In a recent Compete blog, we discussed the cash for clunkers government program CARS (Cars Allowance Rebate System) and the amount of online attention it drew from new vehicle prospects, both in terms of unique visitors to the cars.gov site and to OEM sites. That attention, combined with attractive incentives to junk an old gas guzzler and replace it with a newer, more fuel efficient model contributed to a July sales surge of more than 15% month-over-month. While sales remained down compared to a year ago, the program proved to be a much needed shot in the arm for an industry struggling to get back on its feet.
But how much of that increase in OEM site traffic can we tie to back to the cash for clunkers program? Taking a deeper look at Compete’s online panel of consumers, we were able to track the number of consumers who searched for information on cash for clunkers (or some variation of clunkers) during the month of July. Not surprisingly, the number of searchers sky-rocketed during the last two weeks of the month with 1.2 million searching for information during the last week alone.
As the number of clunker searchers was going through the roof, a significant proportion of those people also visited an auto OEM site. In fact, more than one-third of overall searchers also visited an OEM site during the last two weeks of July, reaching 400,000 the final week. But the lift among OEM visitors was not as great as the overall lift among clunker searchers in general. That suggests there was a lot of curiosity in the program that did not translate into engagement with an auto manufacturer, meaning the sales contribution may have been less than it could have been.
So who benefited from all that clunker traffic? Certainly, you’d expect those automakers known for their fuel efficiency such as Toyota and Honda to get the attention of clunker searchers and in fact that was the case as those two brands led the way. A whopping 42% of clunker searchers also visited toyota.com, nearly three times the rate of Honda. But that’s not too surprising since when someone googled "cash for clunkers" the number one sponsored link was toyota.com/cashforclunkers. And as a measure of Toyota’s success, they had 3 of the top 5 models purchased as part of the program — #1 Corolla, #4 Prius and #5 Camry.
Taking it a step further and comparing clunker search share to a brand’s Share of Market Interest (a Compete measure of a brand’s share of market-wide shoppers) Toyota and Dodge interest associated with the program outperformed on their ability to attract clunker searchers. Honda and Nissan performed on par while Ford underperformed versus its shopping share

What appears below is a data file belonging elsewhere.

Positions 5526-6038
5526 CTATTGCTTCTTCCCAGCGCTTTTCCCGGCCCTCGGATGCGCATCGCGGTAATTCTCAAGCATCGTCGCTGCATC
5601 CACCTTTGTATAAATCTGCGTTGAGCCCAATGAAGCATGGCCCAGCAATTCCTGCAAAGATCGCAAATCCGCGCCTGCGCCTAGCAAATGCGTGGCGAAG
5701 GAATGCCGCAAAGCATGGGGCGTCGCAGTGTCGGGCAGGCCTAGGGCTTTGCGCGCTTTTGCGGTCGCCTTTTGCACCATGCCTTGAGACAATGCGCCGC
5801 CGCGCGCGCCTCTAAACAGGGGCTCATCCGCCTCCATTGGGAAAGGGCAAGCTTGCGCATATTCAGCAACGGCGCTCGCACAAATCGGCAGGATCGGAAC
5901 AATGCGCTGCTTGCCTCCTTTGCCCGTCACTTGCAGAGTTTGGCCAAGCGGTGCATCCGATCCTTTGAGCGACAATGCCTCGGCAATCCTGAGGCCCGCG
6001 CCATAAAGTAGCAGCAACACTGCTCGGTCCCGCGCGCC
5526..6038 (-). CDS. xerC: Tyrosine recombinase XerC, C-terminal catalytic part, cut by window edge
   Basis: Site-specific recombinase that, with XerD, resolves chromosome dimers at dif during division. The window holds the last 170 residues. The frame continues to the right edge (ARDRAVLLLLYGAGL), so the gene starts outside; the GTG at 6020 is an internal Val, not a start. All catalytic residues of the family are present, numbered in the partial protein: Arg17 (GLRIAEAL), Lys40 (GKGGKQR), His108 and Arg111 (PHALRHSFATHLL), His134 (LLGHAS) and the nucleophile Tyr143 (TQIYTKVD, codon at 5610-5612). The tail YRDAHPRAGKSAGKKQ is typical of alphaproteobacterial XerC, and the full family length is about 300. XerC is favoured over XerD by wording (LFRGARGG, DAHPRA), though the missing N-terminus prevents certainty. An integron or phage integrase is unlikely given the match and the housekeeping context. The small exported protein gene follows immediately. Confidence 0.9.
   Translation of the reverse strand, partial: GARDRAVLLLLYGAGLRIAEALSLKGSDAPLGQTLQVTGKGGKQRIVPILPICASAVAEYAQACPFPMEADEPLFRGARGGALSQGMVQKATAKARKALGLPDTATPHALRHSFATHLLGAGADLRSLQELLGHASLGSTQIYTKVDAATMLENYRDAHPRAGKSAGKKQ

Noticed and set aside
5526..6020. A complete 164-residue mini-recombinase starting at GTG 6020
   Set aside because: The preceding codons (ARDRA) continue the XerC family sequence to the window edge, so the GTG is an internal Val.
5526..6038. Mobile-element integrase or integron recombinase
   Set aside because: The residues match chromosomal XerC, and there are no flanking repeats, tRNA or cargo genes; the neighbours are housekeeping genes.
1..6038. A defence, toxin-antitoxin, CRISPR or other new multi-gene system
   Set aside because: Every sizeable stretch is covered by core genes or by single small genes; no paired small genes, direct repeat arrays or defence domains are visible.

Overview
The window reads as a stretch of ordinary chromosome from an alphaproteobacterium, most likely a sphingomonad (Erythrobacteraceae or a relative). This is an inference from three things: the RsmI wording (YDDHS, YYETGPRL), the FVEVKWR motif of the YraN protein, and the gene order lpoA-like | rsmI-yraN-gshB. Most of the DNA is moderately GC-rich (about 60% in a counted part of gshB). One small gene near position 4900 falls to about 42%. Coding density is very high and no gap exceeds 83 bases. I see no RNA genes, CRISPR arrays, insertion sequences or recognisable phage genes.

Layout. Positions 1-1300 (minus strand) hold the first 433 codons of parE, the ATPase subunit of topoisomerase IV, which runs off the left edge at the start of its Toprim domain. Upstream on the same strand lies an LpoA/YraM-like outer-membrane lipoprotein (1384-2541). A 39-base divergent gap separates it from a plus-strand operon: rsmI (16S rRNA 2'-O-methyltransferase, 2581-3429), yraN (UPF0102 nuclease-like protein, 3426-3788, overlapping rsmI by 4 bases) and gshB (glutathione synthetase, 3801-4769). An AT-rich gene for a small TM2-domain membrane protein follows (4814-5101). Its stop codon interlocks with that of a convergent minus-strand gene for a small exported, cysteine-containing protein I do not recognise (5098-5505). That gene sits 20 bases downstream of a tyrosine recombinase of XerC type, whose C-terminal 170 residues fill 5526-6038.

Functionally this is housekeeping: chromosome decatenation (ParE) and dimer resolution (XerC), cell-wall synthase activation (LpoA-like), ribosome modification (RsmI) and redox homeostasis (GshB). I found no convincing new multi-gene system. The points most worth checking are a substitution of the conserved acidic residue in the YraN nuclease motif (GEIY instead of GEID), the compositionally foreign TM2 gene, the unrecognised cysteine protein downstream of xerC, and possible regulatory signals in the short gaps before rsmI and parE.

Dodge’s performance is of special interest since it doesn’t necessarily have a reputation for fuel efficiency and it doesn’t offer any hybrid models. However, Chrysler offered incentives that matched the cash for clunkers incentives which allowed them to effectively piggyback on the program. This likely helped drive consumer interest in Dodge as well as the other Chrysler brands as both Chrysler and Jeep searches also exceeded their SMI.
Ford is a different story. Its SMI has been driven to a record high 22% on the growth of the 2010 Fusion and recently launched Taurus. Yet just 15% of clunker searches also visited fordvehicles.com. It appears that while clunker searchers where interested in fuel economy, Ford shoppers have been more interested in the company’s new models.
While cash for clunkers is no doubt having a short term impact on auto sales, the real question going forward will be around its long-term effects, especially now that the program has been extended. These programs — like the assurance programs launched earlier in the year – tend to have their greatest impact in the first month of two and then taper off. And while July sales were up month-over-month they still trailed compared to a year ago. The industry’s struggles are far from over but cash for clunkers provides a needed boost. As buyers are pulled forward and inventories continue to fall, keeping the sales momentum going through the end of year will be a challenge. To best capitalize on cash for clunkers and similar tactics, automakers need to monitor overall brand and model demand as well as keep pace with search dynamics and how it drives that demand.
Dennis Bulgarelli is a Client Services Director at Compete. At Compete Dennis is responsible for advising auto clients on trends in consumer online shopping behavior. Before Dennis joined the Compete team he did research and planning at most of the large ad agencies. Dennis hopes to one day, drive cross- country on the blue highways. Follow Dennis on Twitter @dennisbul or connect with him on LinkedIn at http://www.linkedin.com/in/dennisbulgarelli.